Economic and political factors exert different impacts on waste management by private and public firms [33]. Private waste management operators are not necessarily better performers than public firms [34] because the profit maximization typical of private operators may clash with the social and environmental targets typical of public services. To this end, business models and waste management methods, such as the organization of collection services, have received limited attention [35], even if they have a significant impact [36]. Both controllable and noncontrollable factors can have a significant impact on costs [37].
Broadly speaking, a function is said to have subadditivity when the whole is less than the sum of two or more parts. This attribute is important in economies of scale when the combined operating costs of two enterprises are less than the sum of their individual operating costs [38]. Economies of scale take place when the average cost of production declines as production increases. Such a decline in average production cost can stem from, according to the sector, high fixed costs, lower input prices, or learning economies.
What characterizes economies of scale is that such relations typically operate over a range of output rather than for all possible output levels [39]. When economies of scale pertain to the firm’s entire output rather than to a specific product, the cost savings resulting from making these products together include a variety of economies of scope. Concerning economies of scope, subadditivity of costs refers to a situation where the total cost of activities performed in combination is less than the total cost of activities performed separately due to synergies [40]. Indeed, multiple products show scope economies when the combined cost of producing them is lower when their production is organized jointly than when it is separate for each product or produced by more firms [41].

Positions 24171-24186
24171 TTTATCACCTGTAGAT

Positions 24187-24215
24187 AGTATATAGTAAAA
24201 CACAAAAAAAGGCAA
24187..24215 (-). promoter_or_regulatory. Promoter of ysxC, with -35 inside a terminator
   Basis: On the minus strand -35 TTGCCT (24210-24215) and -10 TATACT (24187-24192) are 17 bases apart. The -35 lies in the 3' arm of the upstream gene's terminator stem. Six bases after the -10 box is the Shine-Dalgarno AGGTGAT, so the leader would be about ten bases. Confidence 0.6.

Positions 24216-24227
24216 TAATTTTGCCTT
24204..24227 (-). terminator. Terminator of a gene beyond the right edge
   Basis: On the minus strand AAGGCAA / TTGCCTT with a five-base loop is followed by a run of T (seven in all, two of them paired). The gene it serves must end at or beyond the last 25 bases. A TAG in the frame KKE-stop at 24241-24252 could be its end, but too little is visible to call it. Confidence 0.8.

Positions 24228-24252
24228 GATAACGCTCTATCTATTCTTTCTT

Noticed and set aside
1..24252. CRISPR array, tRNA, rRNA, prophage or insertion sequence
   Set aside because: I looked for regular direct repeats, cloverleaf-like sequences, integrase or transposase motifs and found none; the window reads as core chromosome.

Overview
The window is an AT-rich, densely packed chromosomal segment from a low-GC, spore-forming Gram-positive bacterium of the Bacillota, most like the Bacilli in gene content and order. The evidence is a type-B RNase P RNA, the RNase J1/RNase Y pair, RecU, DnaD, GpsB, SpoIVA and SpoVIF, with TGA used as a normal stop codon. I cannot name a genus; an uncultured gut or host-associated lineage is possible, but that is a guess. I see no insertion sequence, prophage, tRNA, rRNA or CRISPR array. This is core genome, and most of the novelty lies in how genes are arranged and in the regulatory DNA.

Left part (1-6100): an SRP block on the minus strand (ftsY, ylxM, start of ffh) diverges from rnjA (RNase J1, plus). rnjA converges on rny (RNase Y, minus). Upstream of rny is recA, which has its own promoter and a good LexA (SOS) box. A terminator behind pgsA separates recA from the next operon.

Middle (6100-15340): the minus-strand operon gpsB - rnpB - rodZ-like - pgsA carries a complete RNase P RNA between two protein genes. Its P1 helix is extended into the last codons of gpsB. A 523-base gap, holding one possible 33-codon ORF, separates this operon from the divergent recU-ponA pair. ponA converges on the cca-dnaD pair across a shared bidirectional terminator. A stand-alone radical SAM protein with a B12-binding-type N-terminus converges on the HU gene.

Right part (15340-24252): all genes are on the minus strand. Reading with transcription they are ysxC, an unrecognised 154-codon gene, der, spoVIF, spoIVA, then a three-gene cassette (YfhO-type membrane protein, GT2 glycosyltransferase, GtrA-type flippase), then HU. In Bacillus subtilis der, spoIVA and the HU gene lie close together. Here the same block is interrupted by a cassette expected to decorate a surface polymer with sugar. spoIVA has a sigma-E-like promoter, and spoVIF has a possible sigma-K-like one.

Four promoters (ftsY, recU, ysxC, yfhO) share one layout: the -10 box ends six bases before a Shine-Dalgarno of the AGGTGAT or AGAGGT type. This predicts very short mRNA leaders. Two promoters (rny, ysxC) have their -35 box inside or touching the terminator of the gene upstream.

In a public service such as waste management that is made up of many services, it is reasonable to think that, based on economies of scale and scope, a logic of vertical integration is necessary, e.g., for transaction costs and information efficiencies. Economies of scale and scope also affect the public service delivery market structure debate. Specifically, fostering competition incentivizes operators to operate efficiently. However, competition in the market is not always the preferred configuration, as the production technology or the characteristics of the services produced can generate market failures. In some circumstances, existing production technology makes it more efficient to concentrate production on a single subject than a solution in which several firms carry it out. In such cases, the activity is configured as a natural monopoly. It is recognized that municipal waste services have typically been provided through natural or legal monopolies [15]. Indeed, services of general economic interest have general economic utility often subject to public service obligations. Market rules apply to firms responsible for managing such services as long as competition does not prevent them from accomplishing their tasks in the general interest, for example, in cases of imperfect competition [42]. Therefore, such services can be provided either by the state or by the private sector and by more firms that are part of public contracts or in a monopolistic manner.
Subadditivity of costs is a critical concept frequently used to justify imperfect competition, which encourages natural monopolies even if its analysis is challenging due to information asymmetry [43]. We help fill this gap by providing a detailed analysis of the cost production structure by empirically testing our idea using a specific business scenario.

3. Materials and Methods